Problems with the Content
Another difficulty that can arise in the world of legalization is a situation where the consular officer takes exception to something in the document. We experienced this when trying to obtain Dubai consular legalization in Australia. In this case, the document was a contract for a franchise that was to open in Dubai and Kuwait. The contract had been signed by a corporate officer, who was a resident of Australia, and the signature had been notarized and then further authenticated by the Department of Foreign Affairs and Trade, the branch of the Australian government that authenticates documents and notary signatures. The Dubai consulate asked a great many questions regarding the content of the document, why it was notarized in Australia and, specifically, why we were getting the document authenticated for use in Dubai when the contract mentioned franchise locations in Kuwait as well as Dubai. Though each question was patiently and fully answered by the attorney handling the deal, in the end, the consular officer refused to authenticate the notary signature unless all reference to Kuwait was removed.

Effect of Political Controversies
Political controversies can also have an impact on a consulate or embassy official’s willingness to legalize a document. When attempting to get a document legalized by the Chinese embassy or consulate, the mention of one country in particular is highly likely to create issues. The People’s Republic of China does not recognize the existence of Taiwan as a separate country and officially considers it part of China. Because of this, China generally refuses to legalize any document presented to it that mentions Taiwan and insists that it be replaced with the word “China” before it will legalize the document.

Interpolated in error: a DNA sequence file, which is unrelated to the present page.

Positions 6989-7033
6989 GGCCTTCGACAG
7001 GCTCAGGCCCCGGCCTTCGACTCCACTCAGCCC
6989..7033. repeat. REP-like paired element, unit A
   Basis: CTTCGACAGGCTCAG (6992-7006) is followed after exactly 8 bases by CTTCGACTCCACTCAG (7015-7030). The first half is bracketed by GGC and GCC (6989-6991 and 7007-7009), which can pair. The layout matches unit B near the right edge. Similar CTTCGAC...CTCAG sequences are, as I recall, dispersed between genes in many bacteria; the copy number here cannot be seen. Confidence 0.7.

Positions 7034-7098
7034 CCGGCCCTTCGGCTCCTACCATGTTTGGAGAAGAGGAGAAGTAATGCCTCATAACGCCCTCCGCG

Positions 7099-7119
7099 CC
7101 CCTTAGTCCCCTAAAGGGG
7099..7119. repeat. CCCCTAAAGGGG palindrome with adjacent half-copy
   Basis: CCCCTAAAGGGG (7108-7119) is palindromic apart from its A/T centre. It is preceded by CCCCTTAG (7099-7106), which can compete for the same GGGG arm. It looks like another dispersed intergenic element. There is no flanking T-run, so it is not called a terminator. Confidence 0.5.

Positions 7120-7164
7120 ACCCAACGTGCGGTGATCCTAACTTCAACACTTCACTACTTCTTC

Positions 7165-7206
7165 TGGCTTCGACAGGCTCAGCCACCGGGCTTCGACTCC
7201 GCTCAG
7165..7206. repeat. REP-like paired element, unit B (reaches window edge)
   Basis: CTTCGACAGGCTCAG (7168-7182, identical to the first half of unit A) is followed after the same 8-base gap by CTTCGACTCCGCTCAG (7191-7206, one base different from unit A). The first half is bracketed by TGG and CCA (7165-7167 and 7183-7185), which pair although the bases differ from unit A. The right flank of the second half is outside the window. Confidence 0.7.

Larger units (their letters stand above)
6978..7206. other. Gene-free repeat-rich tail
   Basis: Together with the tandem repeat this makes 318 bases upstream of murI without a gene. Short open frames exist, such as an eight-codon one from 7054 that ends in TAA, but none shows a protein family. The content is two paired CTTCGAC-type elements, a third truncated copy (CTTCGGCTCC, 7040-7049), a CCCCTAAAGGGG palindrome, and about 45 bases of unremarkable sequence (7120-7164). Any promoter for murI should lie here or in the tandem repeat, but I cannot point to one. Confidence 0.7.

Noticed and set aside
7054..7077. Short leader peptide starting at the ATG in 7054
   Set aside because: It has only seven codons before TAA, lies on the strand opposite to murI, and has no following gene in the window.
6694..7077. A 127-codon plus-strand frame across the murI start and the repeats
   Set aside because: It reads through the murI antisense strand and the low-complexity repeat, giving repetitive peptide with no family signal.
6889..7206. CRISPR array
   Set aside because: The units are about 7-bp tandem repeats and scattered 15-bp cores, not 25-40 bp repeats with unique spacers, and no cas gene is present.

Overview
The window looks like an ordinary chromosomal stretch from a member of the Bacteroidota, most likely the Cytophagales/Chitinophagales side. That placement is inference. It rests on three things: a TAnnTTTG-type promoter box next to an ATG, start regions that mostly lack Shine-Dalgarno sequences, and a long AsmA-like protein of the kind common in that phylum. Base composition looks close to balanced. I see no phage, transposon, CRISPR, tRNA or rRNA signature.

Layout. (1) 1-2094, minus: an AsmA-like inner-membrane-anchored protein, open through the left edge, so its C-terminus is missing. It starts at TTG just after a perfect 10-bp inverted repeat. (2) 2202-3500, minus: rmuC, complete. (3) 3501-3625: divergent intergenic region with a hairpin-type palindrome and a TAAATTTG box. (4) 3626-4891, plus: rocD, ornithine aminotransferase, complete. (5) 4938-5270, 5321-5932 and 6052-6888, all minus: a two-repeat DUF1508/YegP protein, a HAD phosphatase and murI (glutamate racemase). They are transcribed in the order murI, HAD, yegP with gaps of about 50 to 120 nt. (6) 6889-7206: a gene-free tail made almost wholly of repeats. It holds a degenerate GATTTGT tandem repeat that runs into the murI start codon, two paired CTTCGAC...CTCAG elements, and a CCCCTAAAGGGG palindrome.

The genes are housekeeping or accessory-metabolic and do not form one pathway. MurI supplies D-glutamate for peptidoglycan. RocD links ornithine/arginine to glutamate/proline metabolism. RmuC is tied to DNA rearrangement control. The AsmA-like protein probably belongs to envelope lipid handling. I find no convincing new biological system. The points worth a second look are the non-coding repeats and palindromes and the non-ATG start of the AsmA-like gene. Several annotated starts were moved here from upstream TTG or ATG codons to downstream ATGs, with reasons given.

Consular or Embassy Official Has Last Word
While the legalization process is supposed to verify and authenticate the signatures and seals on a document, some consular and embassy officials interpret their roles more broadly and will examine and reject or approve a document based on what it contains. Unfortunately, there is really no recourse when consular officials refuse to authenticate documents presented to them, even if the reasons seem spurious to the presenter. The consular or embassy official has the last word on the subject, and if he or she believes the document is being handled correctly, it can be extremely difficult and often impossible to convince the official otherwise.


[i] (, Article 2, Convention Abolishing the Requirement of Legalisation for Foreign Public Documents (Concluded 5 October 1961)
Note: Bold emphasis is by blog author, not source cited.


This article is provided for informational purposes only and should not be considered, or relied upon, as legal advice.


Topics: Authentication / Legalization